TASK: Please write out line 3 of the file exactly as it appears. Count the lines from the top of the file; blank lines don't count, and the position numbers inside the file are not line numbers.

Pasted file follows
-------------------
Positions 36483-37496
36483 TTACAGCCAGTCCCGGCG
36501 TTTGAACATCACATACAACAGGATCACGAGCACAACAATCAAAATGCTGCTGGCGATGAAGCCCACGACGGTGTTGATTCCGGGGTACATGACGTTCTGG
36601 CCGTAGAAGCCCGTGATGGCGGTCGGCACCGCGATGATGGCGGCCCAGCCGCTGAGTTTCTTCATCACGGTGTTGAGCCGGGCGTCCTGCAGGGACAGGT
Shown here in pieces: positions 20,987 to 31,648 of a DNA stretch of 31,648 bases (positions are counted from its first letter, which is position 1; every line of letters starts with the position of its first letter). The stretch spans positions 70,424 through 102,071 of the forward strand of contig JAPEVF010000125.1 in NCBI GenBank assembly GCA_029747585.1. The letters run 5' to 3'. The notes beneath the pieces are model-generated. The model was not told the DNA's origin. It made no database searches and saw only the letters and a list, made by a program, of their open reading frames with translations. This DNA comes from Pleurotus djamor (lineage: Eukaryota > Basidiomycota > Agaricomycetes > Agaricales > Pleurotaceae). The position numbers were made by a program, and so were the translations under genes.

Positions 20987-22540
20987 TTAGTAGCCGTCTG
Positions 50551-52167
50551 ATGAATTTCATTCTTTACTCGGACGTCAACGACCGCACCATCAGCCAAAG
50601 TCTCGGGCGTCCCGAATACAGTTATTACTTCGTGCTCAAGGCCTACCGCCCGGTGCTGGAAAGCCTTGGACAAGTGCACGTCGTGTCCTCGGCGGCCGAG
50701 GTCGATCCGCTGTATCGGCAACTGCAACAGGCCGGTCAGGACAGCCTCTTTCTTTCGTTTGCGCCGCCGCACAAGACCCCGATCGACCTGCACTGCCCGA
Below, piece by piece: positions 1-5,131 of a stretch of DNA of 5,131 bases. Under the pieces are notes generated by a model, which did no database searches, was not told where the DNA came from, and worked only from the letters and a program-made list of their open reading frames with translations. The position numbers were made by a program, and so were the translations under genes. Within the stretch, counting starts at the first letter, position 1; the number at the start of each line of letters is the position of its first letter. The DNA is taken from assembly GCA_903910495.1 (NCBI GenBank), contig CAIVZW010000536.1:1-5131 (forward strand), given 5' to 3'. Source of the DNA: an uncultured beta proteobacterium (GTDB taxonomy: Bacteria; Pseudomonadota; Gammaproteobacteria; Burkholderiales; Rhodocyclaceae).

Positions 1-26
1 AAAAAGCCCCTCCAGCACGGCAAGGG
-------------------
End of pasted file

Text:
36501 TTTGAACATCACATACAACAGGATCACGAGCACAACAATCAAAATGCTGCTGGCGATGAAGCCCACGACGGTGTTGATTCCGGGGTACATGACGTTCTGG